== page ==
Strap on your boots, because on March 21st, 2017 1:00 PM ET, eLearnSecurity is taking you hunting in our latest webinar. This time, we’re bringing you a live demonstration of real-world vulnerability hunt, where we’ll see how a fuzzing test could’ve identified and prevented the havoc caused by the infamous Heartbleed bug.
To make the hunt more thrilling, we got Konstantin Serebryany, a software engineer from this company called Google(!!!), to join us and reveal how they do things over at the Googleplex.
What’s the fuss over Fuzzing?
Fuzz testing – or fuzzing – is a commonly-used black-box testing technique in which a tester inputs invalid, randomized data in order to uncover various programming defects in software, some of which have grave security implications.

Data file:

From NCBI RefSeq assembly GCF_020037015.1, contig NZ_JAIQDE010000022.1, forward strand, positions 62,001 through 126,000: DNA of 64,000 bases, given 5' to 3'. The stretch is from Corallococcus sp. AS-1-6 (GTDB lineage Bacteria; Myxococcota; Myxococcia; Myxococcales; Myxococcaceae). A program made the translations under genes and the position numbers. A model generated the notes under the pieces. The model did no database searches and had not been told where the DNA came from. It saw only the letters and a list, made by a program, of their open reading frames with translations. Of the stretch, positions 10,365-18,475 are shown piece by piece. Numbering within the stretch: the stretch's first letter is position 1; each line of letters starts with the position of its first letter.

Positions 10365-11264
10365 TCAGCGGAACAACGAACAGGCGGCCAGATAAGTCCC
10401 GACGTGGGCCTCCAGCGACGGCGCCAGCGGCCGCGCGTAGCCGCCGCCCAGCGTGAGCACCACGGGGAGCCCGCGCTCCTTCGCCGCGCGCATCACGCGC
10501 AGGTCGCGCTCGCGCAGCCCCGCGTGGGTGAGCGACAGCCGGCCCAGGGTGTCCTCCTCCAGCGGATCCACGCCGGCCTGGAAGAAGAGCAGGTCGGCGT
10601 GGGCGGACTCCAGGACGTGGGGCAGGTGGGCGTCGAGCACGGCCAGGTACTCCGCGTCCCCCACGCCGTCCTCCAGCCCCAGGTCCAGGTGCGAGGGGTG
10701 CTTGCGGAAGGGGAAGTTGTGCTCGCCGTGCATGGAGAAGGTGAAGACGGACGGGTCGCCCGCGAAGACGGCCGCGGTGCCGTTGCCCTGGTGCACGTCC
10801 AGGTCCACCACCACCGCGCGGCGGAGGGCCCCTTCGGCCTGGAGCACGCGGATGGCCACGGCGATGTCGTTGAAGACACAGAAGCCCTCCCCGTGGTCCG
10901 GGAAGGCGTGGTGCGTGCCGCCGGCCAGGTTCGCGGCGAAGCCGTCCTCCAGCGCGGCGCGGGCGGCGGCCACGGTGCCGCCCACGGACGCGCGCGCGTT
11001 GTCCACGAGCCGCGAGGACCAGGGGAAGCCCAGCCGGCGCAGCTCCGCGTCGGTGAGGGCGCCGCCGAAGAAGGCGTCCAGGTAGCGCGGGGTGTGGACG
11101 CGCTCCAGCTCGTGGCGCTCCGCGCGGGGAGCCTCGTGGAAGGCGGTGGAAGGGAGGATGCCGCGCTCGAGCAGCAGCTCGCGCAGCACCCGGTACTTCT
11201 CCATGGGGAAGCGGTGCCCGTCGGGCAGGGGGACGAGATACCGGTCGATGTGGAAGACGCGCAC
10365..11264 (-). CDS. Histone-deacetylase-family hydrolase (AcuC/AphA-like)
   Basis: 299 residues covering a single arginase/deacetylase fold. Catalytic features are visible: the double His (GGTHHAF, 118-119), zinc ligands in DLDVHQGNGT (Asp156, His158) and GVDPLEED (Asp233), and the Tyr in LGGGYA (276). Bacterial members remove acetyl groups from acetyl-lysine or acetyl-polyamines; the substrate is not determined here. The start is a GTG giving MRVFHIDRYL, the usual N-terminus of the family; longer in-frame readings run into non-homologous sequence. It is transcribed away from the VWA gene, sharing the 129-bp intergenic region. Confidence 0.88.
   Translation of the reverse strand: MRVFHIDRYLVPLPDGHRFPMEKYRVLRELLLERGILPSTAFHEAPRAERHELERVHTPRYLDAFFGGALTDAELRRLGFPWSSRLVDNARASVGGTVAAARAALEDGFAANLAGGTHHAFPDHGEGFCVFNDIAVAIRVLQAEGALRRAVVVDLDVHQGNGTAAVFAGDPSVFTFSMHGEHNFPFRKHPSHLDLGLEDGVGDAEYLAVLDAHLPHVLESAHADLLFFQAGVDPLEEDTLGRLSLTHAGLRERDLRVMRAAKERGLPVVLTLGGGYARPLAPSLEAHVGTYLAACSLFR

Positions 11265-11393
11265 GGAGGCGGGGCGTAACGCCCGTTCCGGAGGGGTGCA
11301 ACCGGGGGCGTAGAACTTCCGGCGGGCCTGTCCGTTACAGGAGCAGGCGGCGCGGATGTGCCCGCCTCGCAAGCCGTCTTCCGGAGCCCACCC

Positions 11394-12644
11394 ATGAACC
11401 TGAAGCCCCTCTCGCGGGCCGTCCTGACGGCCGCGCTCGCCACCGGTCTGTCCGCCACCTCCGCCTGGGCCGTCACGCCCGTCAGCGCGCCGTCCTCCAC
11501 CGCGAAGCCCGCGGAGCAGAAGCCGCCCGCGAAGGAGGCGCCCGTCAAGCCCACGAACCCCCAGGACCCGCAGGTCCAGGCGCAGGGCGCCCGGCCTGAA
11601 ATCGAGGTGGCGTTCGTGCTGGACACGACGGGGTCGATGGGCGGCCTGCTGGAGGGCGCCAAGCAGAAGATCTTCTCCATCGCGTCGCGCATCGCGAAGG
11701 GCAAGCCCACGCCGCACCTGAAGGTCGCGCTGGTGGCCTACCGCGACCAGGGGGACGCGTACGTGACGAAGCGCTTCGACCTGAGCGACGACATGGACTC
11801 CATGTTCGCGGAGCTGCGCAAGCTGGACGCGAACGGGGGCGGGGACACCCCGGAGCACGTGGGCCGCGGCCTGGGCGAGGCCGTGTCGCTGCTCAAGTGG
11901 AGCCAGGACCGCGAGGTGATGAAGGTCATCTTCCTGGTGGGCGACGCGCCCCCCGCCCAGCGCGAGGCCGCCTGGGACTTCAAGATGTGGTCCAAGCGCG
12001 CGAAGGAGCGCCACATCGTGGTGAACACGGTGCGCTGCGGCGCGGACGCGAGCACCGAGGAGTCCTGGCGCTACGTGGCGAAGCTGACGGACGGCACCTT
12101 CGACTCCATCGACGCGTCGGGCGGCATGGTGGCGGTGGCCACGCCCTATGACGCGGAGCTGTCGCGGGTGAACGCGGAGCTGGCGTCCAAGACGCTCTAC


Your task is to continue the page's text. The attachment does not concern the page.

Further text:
While the idea of performing a fuzzing test may seem relatively easy, programs with complex inputs usually require much more work in order to test a substantial amount of code.
On December 2016, Google launched the beta its open-source fuzzing service, OSS-Fuzz. Their goal: “to make common software infrastructure more secure and stable by combining modern fuzzing techniques with scalable distributed execution.”
Currently being used by Google to keep their Chrome browser secure, OSS-Fuzz now also allows open-source developers, with no access to their own thousand-core servers, get their software tested and trace bugs that can lead to breaches – for free.
Konstantin Serebryany, or Kostya, is a Software Engineer at Google. Along with his MS, he holds a PhD from the Moscow State University of Economics, Statistics, and Informatics.
At Mountain View, CA, he and his team work on dynamic program analysis, and are responsible for the development of the AddressSanitizer, ThreadSanitizer, and libFuzzer testing tools. Currently, Kostya is handling the OSS-Fuzz project.